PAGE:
Yesterday was World Health Day, and this year’s observance focused on a basic but often overlooked matter: food safety.
The World Health Organization (WHO) urged governments, the food industry and consumers to put primary importance to food safety, as it reported that diseases caused by unsafe food claim some two million lives globally each year.
Dr. Shin Young-soo, director of the WHO regional office for the Western Pacific, of which the Philippines is part, said that everyone along the food chain, from farm to plate, must take responsibility for food safety.
While food producers, manufacturers and traders are responsible for ensuring the safety of their products, consumers should also “take preventive measures and follow good food safety practices,” Shin said.
This is timely advice.
Many consumers are very cavalier about their food sources’ hygiene and sanitation practices. They hardly read ingredients and expiration dates. While experts say expiration dates do not necessarily mean items are no longer edible or safe a few days or weeks after, still the information is useful. Caution is certainly required when you have, for instance, something that is two years past its expiration date.
Contaminated food, Shin pointed out, has caused more than 200 diseases ranging from diarrhea to chronic ailments including cancer.
Olivia La’O Castillo wrote that she’s glad this column (April 1 issue) has reported airport hustlers who overcharge unwitting travelers. She said that in February she brought to the Ninoy Aquino International Airport (Naia) Terminal 3 some very important visitors from Graz, Austria. The group was flying to Palawan.
Castillo left as soon as her guests entered Terminal 3. But they found out that their plane was departing from Terminal 4, the old domestic airport.
When the foreigners returned, Castillo asked them about their trip to Palawan; they reluctantly replied that, to transfer from Terminal 3 to 4, they took a taxi and “were charged P1,000 for the short distance!”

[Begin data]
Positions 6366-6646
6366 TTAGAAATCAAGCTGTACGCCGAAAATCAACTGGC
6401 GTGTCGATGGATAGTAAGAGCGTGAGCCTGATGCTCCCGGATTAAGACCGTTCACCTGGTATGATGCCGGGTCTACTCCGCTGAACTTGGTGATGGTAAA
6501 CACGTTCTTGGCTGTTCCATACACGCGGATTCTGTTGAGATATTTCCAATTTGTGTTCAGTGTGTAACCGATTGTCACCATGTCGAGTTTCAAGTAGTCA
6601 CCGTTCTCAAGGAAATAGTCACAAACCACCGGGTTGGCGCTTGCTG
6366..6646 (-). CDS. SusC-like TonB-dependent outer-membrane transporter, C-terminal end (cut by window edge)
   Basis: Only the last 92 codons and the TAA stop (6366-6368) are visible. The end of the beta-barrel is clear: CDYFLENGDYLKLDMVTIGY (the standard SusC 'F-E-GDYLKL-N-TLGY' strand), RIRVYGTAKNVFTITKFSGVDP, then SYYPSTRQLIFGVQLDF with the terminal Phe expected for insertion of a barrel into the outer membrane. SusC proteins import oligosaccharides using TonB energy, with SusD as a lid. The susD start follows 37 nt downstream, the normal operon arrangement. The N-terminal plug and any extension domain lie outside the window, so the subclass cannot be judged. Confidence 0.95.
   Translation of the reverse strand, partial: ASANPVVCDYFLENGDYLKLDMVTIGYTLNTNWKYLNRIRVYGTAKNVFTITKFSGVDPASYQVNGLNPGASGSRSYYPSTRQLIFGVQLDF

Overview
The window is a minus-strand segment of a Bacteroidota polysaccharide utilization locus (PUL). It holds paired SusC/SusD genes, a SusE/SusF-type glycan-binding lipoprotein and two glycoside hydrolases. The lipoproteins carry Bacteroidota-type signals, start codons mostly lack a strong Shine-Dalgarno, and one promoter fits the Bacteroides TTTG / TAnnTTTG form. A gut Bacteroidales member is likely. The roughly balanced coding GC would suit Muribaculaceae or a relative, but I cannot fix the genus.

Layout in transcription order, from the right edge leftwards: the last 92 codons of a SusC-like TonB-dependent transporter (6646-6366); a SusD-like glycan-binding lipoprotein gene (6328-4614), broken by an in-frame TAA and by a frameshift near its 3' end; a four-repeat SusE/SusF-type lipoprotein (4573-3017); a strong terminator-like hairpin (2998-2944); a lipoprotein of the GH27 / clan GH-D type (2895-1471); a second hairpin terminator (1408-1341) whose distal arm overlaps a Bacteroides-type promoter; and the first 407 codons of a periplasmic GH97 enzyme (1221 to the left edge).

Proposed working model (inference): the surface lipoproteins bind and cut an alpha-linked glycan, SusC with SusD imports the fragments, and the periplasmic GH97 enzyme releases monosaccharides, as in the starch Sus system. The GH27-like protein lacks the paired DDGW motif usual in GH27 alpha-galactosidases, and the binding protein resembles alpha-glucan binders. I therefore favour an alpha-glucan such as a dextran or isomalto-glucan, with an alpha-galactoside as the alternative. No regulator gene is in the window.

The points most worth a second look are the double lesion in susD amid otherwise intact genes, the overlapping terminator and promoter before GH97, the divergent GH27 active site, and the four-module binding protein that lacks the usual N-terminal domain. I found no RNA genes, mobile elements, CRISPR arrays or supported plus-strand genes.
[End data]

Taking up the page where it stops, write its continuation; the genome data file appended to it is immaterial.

This is the kind of experience that would tarnish whatever good impression tourists have of the Philippines. Naia authorities should keep in mind that it’s not just good facilities that travelers, including locals, expect and want from the country’s airports. Travelers also need to be protected from highway robbery and other unscrupulous practices of taxicabs.
Attention, Marikina mayor
A reader, who asked not to be identified, reacted to another issue raised in last week’s column—on blocked sidewalks that put pedestrians’ lives at risk.
She said that sidewalks on Dizon Street, a major road in Industrial Valley Subdivision in Marikina City, “were no longer passable because cars are parked on them! Pedestrians— including the handicapped— end up walking on the main road and are in jeopardy of being hit by passing cars. I don’t know why people completely cover the sidewalks with their vehicles; there’s even a commercial establishment, a pest control company that has turned the sidewalks into a parking lot for their vans.”
She wanted to call the attention of Mayor Del de Guzman and barangay officials
to this problem.
I hope the Marikina mayor and barangay officials would be more responsive to such complaints.
In Manila, past and present administrations have ignored the “grabbing” of sidewalks for various purposes. While I’m in favor of promoting entrepreneurship, businesses should not be allowed to appropriate sidewalks for their trades. Sidewalks are only for the use of people who have to walk to where they are going.
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